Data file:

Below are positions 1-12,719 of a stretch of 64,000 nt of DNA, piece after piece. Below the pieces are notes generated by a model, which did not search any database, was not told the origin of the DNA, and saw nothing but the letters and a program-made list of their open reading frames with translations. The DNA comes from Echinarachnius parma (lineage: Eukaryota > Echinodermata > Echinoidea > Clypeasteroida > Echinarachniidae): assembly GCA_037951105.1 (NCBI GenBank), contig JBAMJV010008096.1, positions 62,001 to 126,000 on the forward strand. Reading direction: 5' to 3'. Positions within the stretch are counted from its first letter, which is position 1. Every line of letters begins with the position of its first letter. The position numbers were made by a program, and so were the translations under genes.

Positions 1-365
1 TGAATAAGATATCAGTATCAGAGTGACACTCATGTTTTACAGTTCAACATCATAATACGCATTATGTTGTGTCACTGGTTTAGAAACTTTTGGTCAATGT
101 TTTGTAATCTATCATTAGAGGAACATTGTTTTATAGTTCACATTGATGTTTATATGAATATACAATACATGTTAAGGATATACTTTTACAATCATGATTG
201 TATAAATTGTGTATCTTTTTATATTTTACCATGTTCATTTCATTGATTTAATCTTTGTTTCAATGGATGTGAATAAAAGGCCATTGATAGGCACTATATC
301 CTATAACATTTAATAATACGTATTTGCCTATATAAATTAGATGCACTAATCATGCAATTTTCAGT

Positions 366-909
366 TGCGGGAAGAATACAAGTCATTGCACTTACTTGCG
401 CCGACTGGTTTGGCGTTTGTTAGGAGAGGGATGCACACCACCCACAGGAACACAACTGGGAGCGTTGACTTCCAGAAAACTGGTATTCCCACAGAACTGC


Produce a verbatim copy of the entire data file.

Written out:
Below are positions 1-12,719 of a stretch of 64,000 nt of DNA, piece after piece. Below the pieces are notes generated by a model, which did not search any database, was not told the origin of the DNA, and saw nothing but the letters and a program-made list of their open reading frames with translations. The DNA comes from Echinarachnius parma (lineage: Eukaryota > Echinodermata > Echinoidea > Clypeasteroida > Echinarachniidae): assembly GCA_037951105.1 (NCBI GenBank), contig JBAMJV010008096.1, positions 62,001 to 126,000 on the forward strand. Reading direction: 5' to 3'. Positions within the stretch are counted from its first letter, which is position 1. Every line of letters begins with the position of its first letter. The position numbers were made by a program, and so were the translations under genes.

Positions 1-365
1 TGAATAAGATATCAGTATCAGAGTGACACTCATGTTTTACAGTTCAACATCATAATACGCATTATGTTGTGTCACTGGTTTAGAAACTTTTGGTCAATGT
101 TTTGTAATCTATCATTAGAGGAACATTGTTTTATAGTTCACATTGATGTTTATATGAATATACAATACATGTTAAGGATATACTTTTACAATCATGATTG
201 TATAAATTGTGTATCTTTTTATATTTTACCATGTTCATTTCATTGATTTAATCTTTGTTTCAATGGATGTGAATAAAAGGCCATTGATAGGCACTATATC
301 CTATAACATTTAATAATACGTATTTGCCTATATAAATTAGATGCACTAATCATGCAATTTTCAGT

Positions 366-909
366 TGCGGGAAGAATACAAGTCATTGCACTTACTTGCG
401 CCGACTGGTTTGGCGTTTGTTAGGAGAGGGATGCACACCACCCACAGGAACACAACTGGGAGCGTTGACTTCCAGAAAACTGGTATTCCCACAGAACTGC